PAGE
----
6:00 PM – South Ballroom, Memorial Union - Chip Sullivan is a landscape architect, artist, draftsman, and professor at the University of California, Berkley, whose work is devoted to exploring place and promoting landscape architecture as an art form. He has published several books on the creative process of sketching and drawing, including Cartooning the Landscape, The Impulse to Draw, and Drawing the Landscape, a popular treatise on drawing and the creative process. His graphic work illustrating the balance between humans and nature has been exhibited in galleries throughout the world, and his site-specific environmental installations are designed to heighten the observer’s perception and insight of landscape.

Ritual Time: Escaping the Cult of Busy - Kimberly Belcher
8:00 PM – Sun Room, Memorial Union - Kimberly Belcher, assistant professor of liturgical studies at the University of Notre Dame, will discuss ritual practice as a way of creating contemplative and healing time that buffers us from a culture that demands we overproduce. Ritual time - not just down time but scheduled time to rest, rethink, and even get bored - has taken on an unexpected importance in the contemporary world. Anxieties about employment and success can lead us into a spiral of productivity, stealing our joy in the pursuit of a well-rounded resume. Learn how ancient spiritual practices like annual festivals, fasting, daily routines, and contemplation can nourish a sense that there is "just enough" time to live. Msgr. James A. Supple Lecture Series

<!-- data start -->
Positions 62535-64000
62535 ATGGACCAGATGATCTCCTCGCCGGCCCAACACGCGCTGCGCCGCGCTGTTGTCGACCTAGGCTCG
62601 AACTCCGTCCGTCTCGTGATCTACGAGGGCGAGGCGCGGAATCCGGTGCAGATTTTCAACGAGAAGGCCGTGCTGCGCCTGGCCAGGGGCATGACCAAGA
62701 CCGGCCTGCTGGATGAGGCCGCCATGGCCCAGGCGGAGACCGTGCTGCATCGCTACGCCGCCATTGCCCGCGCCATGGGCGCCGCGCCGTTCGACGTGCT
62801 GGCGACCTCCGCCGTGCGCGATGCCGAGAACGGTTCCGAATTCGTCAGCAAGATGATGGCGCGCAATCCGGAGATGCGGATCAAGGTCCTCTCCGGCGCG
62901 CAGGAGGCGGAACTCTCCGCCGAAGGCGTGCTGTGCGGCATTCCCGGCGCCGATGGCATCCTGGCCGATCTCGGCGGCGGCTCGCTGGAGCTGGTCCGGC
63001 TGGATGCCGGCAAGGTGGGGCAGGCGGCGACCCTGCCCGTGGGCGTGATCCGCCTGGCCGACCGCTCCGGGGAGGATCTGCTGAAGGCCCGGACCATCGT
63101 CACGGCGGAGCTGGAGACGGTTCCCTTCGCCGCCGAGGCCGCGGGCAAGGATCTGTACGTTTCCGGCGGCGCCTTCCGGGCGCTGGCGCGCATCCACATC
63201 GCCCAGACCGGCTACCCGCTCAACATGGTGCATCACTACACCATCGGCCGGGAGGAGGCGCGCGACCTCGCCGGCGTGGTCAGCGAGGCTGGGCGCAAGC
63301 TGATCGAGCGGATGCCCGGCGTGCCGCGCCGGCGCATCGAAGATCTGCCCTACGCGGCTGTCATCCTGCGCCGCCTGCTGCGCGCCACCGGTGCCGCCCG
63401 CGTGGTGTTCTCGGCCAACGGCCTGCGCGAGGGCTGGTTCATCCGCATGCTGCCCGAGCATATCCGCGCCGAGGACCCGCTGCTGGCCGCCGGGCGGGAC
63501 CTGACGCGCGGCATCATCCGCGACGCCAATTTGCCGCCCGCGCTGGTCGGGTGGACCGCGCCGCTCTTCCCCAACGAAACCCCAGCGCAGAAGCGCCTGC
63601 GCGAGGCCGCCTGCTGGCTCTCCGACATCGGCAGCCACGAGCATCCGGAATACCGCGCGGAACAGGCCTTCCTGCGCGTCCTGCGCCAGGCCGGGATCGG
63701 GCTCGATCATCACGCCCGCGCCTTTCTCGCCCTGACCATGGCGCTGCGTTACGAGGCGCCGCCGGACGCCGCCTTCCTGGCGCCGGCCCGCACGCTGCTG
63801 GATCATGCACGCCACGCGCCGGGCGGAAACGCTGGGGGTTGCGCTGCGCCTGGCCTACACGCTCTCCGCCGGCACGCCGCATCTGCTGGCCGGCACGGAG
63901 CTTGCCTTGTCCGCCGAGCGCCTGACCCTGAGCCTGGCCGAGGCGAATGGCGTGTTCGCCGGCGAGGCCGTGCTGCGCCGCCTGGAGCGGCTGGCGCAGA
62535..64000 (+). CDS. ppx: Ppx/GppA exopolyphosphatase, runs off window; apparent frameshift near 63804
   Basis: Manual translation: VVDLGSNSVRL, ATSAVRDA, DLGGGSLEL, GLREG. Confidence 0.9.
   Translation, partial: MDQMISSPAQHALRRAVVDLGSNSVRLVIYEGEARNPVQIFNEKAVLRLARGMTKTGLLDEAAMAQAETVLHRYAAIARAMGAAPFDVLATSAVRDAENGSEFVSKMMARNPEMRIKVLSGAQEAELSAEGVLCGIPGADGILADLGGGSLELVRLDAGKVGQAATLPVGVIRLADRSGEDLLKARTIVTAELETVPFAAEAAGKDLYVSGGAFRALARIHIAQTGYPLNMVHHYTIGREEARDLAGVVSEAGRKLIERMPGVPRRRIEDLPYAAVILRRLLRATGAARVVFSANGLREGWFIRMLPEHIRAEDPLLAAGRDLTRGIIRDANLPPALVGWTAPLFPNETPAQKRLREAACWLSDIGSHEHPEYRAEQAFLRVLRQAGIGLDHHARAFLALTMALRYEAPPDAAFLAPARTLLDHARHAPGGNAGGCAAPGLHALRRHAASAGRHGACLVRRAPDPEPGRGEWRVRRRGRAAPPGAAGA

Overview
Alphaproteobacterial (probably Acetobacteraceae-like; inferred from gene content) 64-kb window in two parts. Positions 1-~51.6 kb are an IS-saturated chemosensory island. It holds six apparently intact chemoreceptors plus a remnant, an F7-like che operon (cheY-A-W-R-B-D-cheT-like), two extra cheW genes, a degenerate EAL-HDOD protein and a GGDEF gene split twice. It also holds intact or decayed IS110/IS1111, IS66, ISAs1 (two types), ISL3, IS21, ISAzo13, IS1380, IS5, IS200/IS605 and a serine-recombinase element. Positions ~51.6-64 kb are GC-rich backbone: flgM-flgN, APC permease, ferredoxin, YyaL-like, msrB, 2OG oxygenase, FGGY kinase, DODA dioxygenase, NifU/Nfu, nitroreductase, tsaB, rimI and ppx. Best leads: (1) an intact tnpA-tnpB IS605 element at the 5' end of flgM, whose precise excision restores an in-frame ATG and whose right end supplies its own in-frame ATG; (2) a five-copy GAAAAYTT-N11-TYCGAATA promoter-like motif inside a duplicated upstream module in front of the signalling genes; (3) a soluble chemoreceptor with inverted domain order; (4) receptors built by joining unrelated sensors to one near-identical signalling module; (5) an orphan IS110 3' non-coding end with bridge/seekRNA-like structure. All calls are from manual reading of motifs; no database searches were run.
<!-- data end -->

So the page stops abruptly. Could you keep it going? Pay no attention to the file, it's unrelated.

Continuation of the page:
Tuesday, 10 Apr 2018

Teaching Dual-Language Learners: New Science Outlines Effective Practices - Linda Espinosa
7:00 PM – Sun Room, Memorial Union - Linda Espinosa is nationally recognized for her work to establish effective educational services for children who are acquiring English as a second language. She will discuss how new science on the brain and language development has implications for improving instruction for young dual-language learners. Espinosa has worked extensively with low-income Hispanic/Latino children and families throughout the state of California as a school administrator and program director. She is a Professor Emeritus of Early Childhood Education at the University of Missouri, Columbia. The 2018 Barbara E. (Mound) Hansen Lecture in Early Childhood Education

The Need for Racial Diversity in Donor-Matching Registries - Documentary & Discussion